Note-Taking Techniques

Before Class

  • Read or skim the material that will be covered in the upcoming lecture
  • Read over your notes from the previous class
  • Meet with your professor or TA to clarify confusion on concepts
  • Ask classmates for notes from previous classes you might have missed
  • Compose clear questions about terms or concepts

During Class

  • Stay involved in class and ask questions
  • Take too many notes rather than not enough
  • Focus on the point the professor is making rather than scrambling to copy the entire overhead without listening to what the professor is saying
  • Take notes in different colors or highlight important information
  • Include examples given during class
  • Don't watch the clock; pay attention to the lecture
  • Learn as much as you can in class so you will be successful when working on assignments later
  • Record the lecture so you can look back for clarification

After Class

  • Review notes within 24 hours of class.
  • Some people benefit from recopying their notes; give it a try!
  • As you read your notes highlight, underline, and mark points that are important.
  • Elaborate your notes; compare the information to what you already know.
  • Write a summary of the notes at the end.
  • Conduct weekly review periods. Once a week go through all of your notes again.
  • Meet other students in the class so you can share notes.

Write it down if a speaker...

  • Repeats an item
  • Writes an item on the board or overheads
  • Points or gestures
  • Changes tone or volume of voice
  • Makes a direct reference to the book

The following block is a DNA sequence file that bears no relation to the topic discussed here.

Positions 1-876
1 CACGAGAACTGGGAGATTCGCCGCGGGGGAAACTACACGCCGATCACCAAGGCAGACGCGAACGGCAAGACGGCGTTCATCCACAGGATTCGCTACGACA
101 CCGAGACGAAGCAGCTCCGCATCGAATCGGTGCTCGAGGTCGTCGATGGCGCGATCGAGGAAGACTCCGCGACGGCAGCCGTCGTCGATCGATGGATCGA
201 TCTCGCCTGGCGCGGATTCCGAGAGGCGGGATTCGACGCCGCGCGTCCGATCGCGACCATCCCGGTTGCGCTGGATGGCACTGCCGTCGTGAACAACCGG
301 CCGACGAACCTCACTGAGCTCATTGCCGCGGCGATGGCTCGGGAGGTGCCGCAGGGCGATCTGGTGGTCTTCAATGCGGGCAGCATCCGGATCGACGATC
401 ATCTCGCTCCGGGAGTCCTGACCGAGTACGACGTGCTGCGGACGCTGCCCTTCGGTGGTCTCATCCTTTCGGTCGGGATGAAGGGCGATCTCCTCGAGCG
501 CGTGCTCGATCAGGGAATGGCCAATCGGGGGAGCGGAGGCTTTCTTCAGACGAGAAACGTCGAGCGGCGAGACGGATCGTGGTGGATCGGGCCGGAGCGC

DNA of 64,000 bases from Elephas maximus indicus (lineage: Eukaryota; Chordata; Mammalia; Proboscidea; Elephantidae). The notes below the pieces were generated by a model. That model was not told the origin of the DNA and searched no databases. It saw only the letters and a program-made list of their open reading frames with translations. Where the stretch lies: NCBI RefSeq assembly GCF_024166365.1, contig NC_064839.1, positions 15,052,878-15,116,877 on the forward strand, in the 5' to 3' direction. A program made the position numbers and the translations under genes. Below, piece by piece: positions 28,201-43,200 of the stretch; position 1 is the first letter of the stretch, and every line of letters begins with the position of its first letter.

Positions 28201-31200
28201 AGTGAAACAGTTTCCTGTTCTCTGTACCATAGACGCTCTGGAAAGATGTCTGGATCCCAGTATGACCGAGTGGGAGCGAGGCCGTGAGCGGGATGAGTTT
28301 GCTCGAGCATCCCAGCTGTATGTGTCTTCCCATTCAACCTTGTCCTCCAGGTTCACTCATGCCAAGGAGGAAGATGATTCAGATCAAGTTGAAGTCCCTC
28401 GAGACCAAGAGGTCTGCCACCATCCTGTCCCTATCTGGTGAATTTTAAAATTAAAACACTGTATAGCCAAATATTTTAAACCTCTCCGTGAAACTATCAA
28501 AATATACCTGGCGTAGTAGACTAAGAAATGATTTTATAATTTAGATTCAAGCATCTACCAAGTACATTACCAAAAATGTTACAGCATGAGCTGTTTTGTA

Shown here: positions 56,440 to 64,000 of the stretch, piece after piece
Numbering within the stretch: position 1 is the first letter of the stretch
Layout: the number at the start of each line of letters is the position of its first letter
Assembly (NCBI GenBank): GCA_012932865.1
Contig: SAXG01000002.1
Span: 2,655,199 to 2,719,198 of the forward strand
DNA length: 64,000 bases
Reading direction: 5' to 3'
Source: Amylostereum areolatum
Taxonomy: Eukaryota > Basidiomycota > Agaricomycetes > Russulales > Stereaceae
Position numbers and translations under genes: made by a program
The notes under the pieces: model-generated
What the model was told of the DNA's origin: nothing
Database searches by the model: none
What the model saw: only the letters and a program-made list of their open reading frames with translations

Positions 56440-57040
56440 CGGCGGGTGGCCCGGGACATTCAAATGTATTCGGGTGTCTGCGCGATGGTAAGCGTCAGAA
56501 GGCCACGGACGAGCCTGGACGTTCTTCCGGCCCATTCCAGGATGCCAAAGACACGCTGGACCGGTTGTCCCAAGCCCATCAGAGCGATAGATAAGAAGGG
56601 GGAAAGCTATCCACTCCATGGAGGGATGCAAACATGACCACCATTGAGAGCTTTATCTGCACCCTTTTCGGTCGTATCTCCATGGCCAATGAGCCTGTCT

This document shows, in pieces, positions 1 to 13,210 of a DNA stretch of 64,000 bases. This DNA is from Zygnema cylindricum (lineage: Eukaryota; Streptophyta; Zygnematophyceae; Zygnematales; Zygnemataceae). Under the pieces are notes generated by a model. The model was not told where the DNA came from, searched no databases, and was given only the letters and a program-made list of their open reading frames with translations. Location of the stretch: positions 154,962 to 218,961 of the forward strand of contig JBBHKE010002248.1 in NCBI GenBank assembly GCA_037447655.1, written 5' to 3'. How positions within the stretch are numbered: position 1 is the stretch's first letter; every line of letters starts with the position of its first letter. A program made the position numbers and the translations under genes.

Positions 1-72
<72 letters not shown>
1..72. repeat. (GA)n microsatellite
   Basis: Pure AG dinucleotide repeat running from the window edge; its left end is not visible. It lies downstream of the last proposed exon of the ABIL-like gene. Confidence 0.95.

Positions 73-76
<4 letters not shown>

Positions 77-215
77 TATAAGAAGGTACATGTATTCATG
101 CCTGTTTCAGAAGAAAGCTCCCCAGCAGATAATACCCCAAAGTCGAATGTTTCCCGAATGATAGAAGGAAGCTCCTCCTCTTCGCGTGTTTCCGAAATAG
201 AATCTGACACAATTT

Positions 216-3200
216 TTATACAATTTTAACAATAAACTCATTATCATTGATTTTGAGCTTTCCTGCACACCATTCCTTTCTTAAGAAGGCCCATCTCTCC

• Asks if everyone understands
  • Gives an example
  • Slows down

Tips for Effective Listening

  • Sit where you feel most comfortable; try the front of the room.
  • Listen for more than just facts; try to understand the big picture.
  • Take more notes than necessary.
  • Anticipate what the speaker is going to say next.
  • Try to select main ideas and supporting details.
  • Listen first, then write; leave spaces to fill in information gaps.

Setting Up Your Notebook

  • Keep separate notebooks or separate section in a notebook for different classes.
  • Start notes from different dates on a fresh page.
  • Leave space and room within your notes to expand upon them late.
  • Makes notes brief.
  • Highlight unfamiliar vocabulary and unclear areas. Date and title each set of notes and keep notes from different classes separate.
  • Use symbols to identify important concepts in the notes.
  • Write down notes in your own words.

Cornell Note-Taking

  • Identify places to revisit, gaps where you need clarification, or questions you have from the lecture.
  • Highlight keywords.
  • Make connections to other material either from your experience or from the textbook.
  • Reduce ideas and facts to concise summaries and important topics.
  • Create questions to study from (based on the information below).

5 R's


  • During the lecture, write all meaningful information legibly.


  • After the lecture, write a summary of the ideas and facts using keywords.


  • To study properly, recite the information in your own words without looking at your notes or the text.


  • Think about your own opinions and ideas. Raise questions and try to answer them creatively.


  • Before learning new material, for 10 minutes review old notes. Skim over the main ideas and details.

After class, use the space at the bottom of each page to summarize the notes on that page.